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Surprising New Treatment Beats Arthritis Pain

Surprising New Treatment Beats Arthritis Pain
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By    |   Friday, 29 September 2017 01:05 PM

A drug used to treat lameness in horses has been found to have an enormous ability to beat osteoarthritis pain in humans.

The substance, administered to patients by injection, has been hailed in Australia – where its use against osteoarthritis was pioneered – as the first blockbuster drug since anti-cholesterol pills.

It also has the potential to delay or completely eliminate the need for osteoarthritis-related hip and knee replacements, experts say.

More than 27 million Americans are affected by osteoarthritis - a degenerative disease that is the most common form of arthritis. According to the National Institutes of Health, more than 50 million Americans suffer from some form of arthritis.

It is caused by a breakdown of cartilage – the tissue that covers the ends of bones where they form a joint.

“Healthy cartilage allows bones to glide over one another, and it absorbs energy from the shock of physical movement,” the NIH notes. “In osteoarthritis, the surface layer of cartilage breaks down and wears away. This results in bones under the cartilage rubbing together – causing pain, swelling and stiffness. Bone spurs develop, permanently changing the joint’s shape.”

The new therapy is expected to be available worldwide within the next three years, after additional tests confirm most effective doses and required regulatory approvals are given, experts say.

The drug is pentosan polysulfate sodium (known in medical circles as PPS) and its use in human osteoarthritis sufferers was spearheaded by a team led by the University of Sydney’s Dr. Peter Ghosh, a professor in the school’s medical faculty.

Co-researcher Dr. Jegan Krishnan – an orthopedic surgeon who is also a professor of medicine at Flinders University in Adelaide – says small trials of the drug involving human patients have proved highly successful. Further larger-scale trials are scheduled to start before year’s end.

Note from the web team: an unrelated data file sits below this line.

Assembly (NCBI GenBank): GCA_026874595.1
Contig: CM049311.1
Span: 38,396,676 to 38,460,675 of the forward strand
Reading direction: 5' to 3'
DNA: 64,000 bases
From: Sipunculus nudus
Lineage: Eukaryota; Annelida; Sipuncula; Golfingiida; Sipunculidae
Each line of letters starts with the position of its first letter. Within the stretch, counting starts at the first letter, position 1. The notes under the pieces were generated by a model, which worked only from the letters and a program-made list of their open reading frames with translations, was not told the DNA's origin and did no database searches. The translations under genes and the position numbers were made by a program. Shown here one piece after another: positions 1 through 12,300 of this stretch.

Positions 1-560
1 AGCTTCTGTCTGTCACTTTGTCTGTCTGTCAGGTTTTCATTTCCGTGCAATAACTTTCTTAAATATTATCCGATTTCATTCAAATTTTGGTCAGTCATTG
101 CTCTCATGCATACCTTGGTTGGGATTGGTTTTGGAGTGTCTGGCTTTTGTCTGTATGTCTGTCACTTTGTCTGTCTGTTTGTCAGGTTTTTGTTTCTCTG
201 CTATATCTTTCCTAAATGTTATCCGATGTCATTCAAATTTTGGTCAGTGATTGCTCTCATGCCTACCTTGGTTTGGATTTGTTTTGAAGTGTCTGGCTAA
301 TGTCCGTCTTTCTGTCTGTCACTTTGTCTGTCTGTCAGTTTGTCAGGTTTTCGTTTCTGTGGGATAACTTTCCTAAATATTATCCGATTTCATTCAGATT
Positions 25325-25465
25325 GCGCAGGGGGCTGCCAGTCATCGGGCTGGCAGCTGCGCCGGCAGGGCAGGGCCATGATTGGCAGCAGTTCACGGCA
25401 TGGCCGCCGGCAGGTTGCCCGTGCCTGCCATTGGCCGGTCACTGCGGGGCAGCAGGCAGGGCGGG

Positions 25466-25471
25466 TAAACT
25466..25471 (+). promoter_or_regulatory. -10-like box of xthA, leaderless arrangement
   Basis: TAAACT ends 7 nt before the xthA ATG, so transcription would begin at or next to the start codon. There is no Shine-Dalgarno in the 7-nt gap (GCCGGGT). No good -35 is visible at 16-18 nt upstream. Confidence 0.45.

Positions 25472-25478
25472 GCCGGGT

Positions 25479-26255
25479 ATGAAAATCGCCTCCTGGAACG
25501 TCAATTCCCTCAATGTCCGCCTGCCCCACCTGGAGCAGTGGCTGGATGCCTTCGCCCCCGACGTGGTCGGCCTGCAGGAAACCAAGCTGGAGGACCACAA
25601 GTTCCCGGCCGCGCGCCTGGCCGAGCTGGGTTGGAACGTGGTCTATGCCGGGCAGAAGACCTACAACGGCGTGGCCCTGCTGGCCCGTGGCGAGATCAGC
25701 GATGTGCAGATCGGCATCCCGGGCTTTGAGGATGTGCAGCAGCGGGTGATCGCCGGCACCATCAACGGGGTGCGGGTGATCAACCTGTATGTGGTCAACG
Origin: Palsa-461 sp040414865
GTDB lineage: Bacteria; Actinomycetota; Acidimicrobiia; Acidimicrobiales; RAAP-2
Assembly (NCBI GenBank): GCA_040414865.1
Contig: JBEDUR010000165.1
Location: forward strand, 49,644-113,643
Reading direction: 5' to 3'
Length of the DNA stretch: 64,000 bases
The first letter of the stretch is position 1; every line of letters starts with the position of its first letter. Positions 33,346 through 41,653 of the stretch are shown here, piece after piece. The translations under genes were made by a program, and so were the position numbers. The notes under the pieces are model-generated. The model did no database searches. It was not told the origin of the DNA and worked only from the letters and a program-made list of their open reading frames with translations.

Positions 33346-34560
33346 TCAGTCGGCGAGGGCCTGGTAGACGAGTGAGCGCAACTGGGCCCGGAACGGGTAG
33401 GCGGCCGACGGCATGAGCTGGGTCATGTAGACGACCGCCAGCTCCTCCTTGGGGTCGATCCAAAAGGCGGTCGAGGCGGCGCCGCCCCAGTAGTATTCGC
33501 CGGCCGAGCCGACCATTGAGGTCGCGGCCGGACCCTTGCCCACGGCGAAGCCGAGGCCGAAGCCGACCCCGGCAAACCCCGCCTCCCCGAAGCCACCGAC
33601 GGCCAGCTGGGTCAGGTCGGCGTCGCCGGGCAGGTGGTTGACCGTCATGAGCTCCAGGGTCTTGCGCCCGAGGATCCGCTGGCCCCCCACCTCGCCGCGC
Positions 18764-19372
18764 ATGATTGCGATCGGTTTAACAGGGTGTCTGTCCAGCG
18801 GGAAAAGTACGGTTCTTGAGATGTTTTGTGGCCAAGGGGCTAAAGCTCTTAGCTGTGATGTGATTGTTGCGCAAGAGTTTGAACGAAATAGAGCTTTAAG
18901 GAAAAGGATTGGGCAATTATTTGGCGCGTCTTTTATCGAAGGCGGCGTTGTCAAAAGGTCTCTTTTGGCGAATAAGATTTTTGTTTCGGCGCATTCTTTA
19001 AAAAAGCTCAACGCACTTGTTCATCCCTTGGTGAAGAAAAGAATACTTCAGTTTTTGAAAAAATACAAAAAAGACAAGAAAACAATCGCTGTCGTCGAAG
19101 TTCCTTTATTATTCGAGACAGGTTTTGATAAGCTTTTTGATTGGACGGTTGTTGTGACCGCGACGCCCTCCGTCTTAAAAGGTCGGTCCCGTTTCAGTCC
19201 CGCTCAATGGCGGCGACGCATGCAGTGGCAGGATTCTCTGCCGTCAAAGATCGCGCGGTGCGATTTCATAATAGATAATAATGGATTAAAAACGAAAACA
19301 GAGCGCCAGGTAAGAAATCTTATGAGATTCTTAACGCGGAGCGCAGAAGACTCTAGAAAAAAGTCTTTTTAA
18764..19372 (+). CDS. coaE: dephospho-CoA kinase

According to Krishnan, PPS eliminates pain associated with the disease by acting on bone marrow lesions that cause pain and cartilage degeneration.

“By controlling lesions you reduce the symptoms of the pain,” says Krishnan.

Ghosh says PPS has been successfully used for 70 years to treat urinary infections in women. But its main use is as a treatment for osteoarthritis in horses where it is highly effective.

A peer-reviewed case study of one Australian patient has been accepted for publication in the journal BMC Musculoskeletal Disorders. The patient said her pain level when from a rating of eight, on a scale of one to 10, to zero after she was given six PPS injections over a three-week period.

Testing of the drug on humans has initially been on patients with osteoarthritis of the knee. Researchers, hope, however, that it may work as well in beating pain in other parts of the body.

Dr. Flavia Cicuttini – an osteoarthritis expert at Monash University in Melbourne, Australia, who as not involved in the research – called the latest research promising.

“If this drug works, even if it just slows the progress, you could change the pattern of the disease,” she told Sydney’s Sunday Telegraph.

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A drug primarily used to treat lameness in horses has been found to have an enormous ability to beat osteoarthritis pain in humans. Australian researchers say early studies of the drug suggest it could be a game changer in the treatment of the painful condition.
new, arthritis, treatment, pain
Friday, 29 September 2017 01:05 PM
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